21 June 2022

Slip-slip competition: plasticity causes rotation,
except when it doesn't

A combined computational-experimental study shows how competition between rivalling slip systems in a dynamically compressed metal can suppress lattice rotation

Plasticity mechanisms and pole plots generated from molecular dynamics simulations of shocked tantalum and copper.


It has been known for a century that when metal is forced to deform plastically, its underlying crystal structure must rotate in order to satisfy the boundary conditions imposed by the loading geometry. The direction and degree of rotation encode the particular combination of plasticity mechanisms activated by the applied load. By measuring this rotation using electron backscatter diffraction (EBSD) or x-ray diffraction (XRD) techniques, materials scientists have been able to directly measure plasticity mechanism activities under quasistatic loading conditions.

The same phenomenon can now be exploited to identify the slip systems operative in specimens compressed to megabar pressures at extreme strain rates, thanks to ultrabright x-ray sources like EuXFEL and LCLS. Analysis of the diffraction patterns generated by dynamically compressed matter allows us to measure in situ the rotation of its crystal structure within a subnanosecond window, and thus to identify the slip planes on which plastic deformation is unfolding.

However, the absence of rotation can be just as telling as its presence. In a recent study, Patrick (Paddy) Heighway and Justin Wark revisited three dynamic-compression experiments on tantalum and copper led by Wehrenberg, Suggit, and Milathianaki, and compared the plastic response implied by their samples’ diffraction patterns with that predicted by large-scale classical molecular dynamics simulations. While tantalum compressed along [011] and copper compressed along [001] showed marked rotation, copper loaded along [111] remained resolutely aligned with the compression direction.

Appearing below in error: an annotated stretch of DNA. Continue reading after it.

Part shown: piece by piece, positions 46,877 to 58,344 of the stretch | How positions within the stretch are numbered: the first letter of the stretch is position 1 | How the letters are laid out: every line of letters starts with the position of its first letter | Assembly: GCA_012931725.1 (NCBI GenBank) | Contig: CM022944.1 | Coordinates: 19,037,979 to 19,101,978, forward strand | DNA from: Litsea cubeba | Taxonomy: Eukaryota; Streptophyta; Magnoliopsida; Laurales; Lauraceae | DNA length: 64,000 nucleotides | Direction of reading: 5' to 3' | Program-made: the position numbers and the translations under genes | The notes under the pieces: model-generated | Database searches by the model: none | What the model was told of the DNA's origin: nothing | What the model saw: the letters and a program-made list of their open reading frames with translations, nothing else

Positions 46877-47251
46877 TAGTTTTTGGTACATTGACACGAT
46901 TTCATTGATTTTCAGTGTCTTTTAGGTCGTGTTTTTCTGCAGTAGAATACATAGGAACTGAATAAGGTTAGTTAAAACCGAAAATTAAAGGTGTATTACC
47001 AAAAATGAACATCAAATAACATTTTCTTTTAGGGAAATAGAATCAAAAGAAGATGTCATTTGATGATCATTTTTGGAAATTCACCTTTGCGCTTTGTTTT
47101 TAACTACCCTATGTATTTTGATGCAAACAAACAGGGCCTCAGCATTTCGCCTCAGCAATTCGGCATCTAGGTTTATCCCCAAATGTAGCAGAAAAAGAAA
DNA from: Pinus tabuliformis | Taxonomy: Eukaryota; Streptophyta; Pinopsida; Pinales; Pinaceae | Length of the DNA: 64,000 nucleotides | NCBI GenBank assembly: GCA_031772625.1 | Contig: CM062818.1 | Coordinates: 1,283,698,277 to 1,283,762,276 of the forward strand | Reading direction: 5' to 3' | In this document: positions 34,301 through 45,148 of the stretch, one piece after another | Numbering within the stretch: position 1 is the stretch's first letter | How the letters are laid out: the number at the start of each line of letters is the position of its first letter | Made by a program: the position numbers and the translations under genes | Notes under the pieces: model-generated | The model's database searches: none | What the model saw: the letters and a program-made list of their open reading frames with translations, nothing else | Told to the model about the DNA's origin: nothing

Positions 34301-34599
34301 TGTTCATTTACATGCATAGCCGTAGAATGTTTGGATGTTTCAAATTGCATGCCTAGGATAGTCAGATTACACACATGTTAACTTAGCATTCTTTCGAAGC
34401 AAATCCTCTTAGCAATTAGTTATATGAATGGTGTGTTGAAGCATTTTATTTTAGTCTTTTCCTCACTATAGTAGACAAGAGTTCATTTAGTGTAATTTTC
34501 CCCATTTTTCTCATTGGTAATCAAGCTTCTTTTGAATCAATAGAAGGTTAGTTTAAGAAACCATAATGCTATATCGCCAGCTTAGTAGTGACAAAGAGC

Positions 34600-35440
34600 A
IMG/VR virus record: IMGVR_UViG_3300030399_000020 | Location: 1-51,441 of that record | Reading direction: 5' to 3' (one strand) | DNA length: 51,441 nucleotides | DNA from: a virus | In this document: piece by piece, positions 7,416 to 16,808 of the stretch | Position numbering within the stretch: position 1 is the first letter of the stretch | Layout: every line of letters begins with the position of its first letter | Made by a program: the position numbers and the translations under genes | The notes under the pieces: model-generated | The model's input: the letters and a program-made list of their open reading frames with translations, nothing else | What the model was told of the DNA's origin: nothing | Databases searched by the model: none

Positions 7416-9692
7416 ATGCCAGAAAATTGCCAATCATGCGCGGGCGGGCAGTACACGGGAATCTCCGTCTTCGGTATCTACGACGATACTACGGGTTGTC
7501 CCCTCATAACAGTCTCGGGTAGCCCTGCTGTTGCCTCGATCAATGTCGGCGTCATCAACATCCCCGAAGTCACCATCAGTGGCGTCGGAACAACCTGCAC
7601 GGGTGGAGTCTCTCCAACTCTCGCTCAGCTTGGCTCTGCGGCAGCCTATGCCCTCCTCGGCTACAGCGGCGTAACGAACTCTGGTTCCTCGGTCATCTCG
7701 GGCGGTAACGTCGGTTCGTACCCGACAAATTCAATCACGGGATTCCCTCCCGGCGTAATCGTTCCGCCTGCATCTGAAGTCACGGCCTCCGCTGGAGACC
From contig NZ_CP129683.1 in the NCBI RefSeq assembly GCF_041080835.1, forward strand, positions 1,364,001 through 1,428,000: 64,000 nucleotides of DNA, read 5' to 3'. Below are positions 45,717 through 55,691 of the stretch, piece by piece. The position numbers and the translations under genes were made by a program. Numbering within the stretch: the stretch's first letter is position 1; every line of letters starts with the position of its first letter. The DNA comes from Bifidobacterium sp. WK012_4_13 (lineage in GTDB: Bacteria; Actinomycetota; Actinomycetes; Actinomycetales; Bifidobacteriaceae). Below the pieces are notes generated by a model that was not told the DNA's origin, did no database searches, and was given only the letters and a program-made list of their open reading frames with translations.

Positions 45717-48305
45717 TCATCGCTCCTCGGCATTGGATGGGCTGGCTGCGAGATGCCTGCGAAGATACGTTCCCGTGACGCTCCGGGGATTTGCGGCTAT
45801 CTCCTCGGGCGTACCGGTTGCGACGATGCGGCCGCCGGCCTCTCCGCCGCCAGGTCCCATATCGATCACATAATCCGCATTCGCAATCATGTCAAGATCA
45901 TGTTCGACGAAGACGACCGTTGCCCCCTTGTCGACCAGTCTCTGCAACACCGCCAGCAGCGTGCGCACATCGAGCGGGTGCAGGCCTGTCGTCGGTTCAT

‘The amount of rotation depends critically on the contrast between competing plasticity mechanisms,’ Paddy explains. ‘In the first two cases, a subset of the slip systems vying for dominance wins, breaking the crystal’s symmetry and allowing it to rotate. In the third case, there is no winning plasticity mechanism; all slip systems are equally active, so the crystal cannot decide which way to turn.’

‘The fact that plasticity is distributed evenly among the slip systems active in copper dynamically compressed along [111] can in principle teach us something fundamental about the way dislocations – the defects that mediate plastic deformation – interact with one another during extreme deformation.’

The authors were also able to use their model of plasticity-induced rotation to quantify the degree of competition between slip systems in copper shocked along [001].

‘In their original study, Suggit et al. showed that copper undergoes duplex slip, in which a single pair of slip systems leads the charge. We can now show that this duplex slip is "impure", in that there is a non-negligble amount of activity on the systems previously thought to be dormant.’

The authors plan to extend their analysis to other model metals whose plastic response under dynamic compression is poorly understood, particularly those belonging to the family of hexagonal-close-packed crystal structures.

Full article: Slip competition and rotation suppression in tantalum and copper during dynamic uniaxial compression by P. G. Heighway and J. S. Wark, Physical Review Materials 6:043605 (2022).

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